Fig. 1. Red circle indicates location of South Georgia directly in the path of the westerlies.

South Georgia's climate is classified as polar since it is south of the Polar Front. At sea level, winter temperatures are close to freezing (Fig. 2) and proximity to the Antarctic Current results in cold surface waters although, sea ice rarely forms around the island in winter. Dominant westerly winds result in harsher conditions on the northwestern side of the island compared with the southeast side, where descending winds yield milder and drier conditions. Annual precipitation is ~1500 mm and summer snowline is ~300 m a.s.l. on the northwest side of the island ( Incoming radiation levels are low (maximum ~21% of total available) due to clouds and local topography. Elevations on the island's interior plateau are up to 1000 m a.s.l. and climbing teams (S. Novak, 2014, personal communication) report the presence of dry snow zones on the interior plateau, indicating suitable conditions for a well preserved ice core record in these regions. The highest peak on the Island is Mount Paget (2935 m a.s.l.), but this mountain and others above 2000 m a.s.l. are either too small to preserve an ice cap or require helicopter support to avoid the heavily crevassed slopes surrounding the mountains. A limited number of climbing teams have ascended these mountains, but transport of equipment, needed for drilling to bedrock, through the crevasses and icefalls surrounding these sites is unrealistic. There is at this time no possibility of helicopter support on the island or from offshore so our search for a deep drilling site has been confined to regions, where future drilling could realistically be undertaken via oversnow traverse from the coast.

Fig. 2. Red circle indicates location of South Georgia within the Polar Front. Winter (JJA (June, July, August) temperature plotted.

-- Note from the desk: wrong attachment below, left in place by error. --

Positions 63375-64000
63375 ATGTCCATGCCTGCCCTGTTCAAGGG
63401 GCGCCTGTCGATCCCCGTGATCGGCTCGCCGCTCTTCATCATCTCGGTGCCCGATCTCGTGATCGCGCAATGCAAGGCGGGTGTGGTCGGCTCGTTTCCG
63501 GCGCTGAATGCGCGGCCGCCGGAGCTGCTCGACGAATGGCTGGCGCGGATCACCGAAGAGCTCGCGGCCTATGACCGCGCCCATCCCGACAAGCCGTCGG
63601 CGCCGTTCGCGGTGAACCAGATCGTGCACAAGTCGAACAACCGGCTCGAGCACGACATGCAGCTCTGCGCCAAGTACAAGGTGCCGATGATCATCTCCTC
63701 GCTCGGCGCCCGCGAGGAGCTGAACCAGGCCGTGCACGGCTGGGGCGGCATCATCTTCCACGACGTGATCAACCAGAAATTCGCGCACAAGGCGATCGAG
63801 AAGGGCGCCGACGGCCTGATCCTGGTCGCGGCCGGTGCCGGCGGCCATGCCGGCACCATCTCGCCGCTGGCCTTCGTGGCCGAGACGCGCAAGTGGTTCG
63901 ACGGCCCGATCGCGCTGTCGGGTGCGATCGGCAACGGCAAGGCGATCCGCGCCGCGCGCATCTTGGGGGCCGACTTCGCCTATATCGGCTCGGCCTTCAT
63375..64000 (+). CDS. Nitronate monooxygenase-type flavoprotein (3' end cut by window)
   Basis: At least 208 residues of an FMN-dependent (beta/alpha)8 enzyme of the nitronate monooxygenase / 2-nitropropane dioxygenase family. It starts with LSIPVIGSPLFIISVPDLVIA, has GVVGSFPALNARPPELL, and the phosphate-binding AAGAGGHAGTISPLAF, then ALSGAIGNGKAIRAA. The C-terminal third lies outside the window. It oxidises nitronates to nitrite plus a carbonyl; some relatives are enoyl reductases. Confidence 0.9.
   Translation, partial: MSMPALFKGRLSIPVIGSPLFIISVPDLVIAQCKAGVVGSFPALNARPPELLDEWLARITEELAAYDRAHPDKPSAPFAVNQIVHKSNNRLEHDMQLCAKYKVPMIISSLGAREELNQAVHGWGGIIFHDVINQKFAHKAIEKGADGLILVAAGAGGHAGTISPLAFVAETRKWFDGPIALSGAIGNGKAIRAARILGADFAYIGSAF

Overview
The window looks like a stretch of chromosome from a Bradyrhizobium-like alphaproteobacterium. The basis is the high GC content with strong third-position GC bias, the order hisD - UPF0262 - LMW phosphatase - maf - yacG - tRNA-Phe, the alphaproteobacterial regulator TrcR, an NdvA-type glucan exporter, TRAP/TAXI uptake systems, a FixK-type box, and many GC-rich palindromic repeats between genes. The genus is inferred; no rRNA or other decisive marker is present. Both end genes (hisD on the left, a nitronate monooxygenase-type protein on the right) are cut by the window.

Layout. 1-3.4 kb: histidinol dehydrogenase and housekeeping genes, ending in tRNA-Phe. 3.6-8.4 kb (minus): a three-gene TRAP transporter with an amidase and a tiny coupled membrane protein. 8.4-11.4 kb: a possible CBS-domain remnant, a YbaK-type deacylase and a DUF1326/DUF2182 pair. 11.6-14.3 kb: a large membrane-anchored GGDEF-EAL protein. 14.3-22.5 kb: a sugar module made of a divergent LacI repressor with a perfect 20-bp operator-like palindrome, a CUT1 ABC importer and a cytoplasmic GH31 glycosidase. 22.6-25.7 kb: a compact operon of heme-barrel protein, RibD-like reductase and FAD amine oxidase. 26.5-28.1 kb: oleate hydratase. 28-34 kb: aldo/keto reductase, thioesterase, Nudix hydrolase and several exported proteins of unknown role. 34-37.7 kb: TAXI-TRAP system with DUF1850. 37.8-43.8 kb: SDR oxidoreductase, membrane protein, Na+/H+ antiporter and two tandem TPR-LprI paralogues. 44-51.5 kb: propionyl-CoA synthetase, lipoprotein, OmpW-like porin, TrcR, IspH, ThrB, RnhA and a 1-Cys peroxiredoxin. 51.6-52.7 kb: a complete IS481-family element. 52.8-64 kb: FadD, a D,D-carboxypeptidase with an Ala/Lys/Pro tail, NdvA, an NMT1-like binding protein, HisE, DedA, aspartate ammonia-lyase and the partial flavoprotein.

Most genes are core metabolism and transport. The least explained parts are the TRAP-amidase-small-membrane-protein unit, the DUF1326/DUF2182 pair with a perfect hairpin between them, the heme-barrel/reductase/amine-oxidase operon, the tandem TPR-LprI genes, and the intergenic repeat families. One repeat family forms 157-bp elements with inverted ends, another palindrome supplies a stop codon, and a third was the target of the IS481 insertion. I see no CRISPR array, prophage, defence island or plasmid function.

Previous research on Marinelli Glacier in the Cordillera Darwin, Tierra del Fuego, at nearly the same latitude as South Georgia and at an elevation of 1823 m a.s.l. (Grigholm and others, Reference Grigholm2009), revealed significant surface melting. The mean maximum temperature at Ushuaia, located on the coast, 90 km east of Marinelli Glacier, is 13°C (, and occurs in January and February. Assuming a temperature lapse rate of 6°C km−1, at an elevation of 1823 m on Cordillera Darwin, the mean maximum temperature in January/February should be ~+2°C. Clearly there must be warmer days with higher maximum temperature at 1823 m on Marinelli Glacier, but already a mean maximum temperature of +2°C is sufficiently high to explain the extensive snowmelt observed. A similar estimation for South Georgia suggests a mean maximum temperature of −2°C in February at an elevation of 1823 m, based on a mean maximum temperature of 9°C recorded at Grytviken (, located on the warmer northeastern coast of South Georgia. Therefore, cold snow and ice should definitely exist at elevations above 2000 m on South Georgia, with suitable microclimate conditions to preserve an ice core record. However, South Georgia is subjected to extremely strong winds year round that at elevation, could lead to significant loss of surface snow thus seriously compromising records retrieved from the highest regions of the island. Further, unlike the Cordillera Darwin, South Georgia is located south of the Polar Front so that ice located at lower elevations than 2000 m or very old ice retrieved through drilling and from glacier margins warrants reconnaissance investigation. Waiting much longer only increases the likelihood of losing any record that might still be preserved.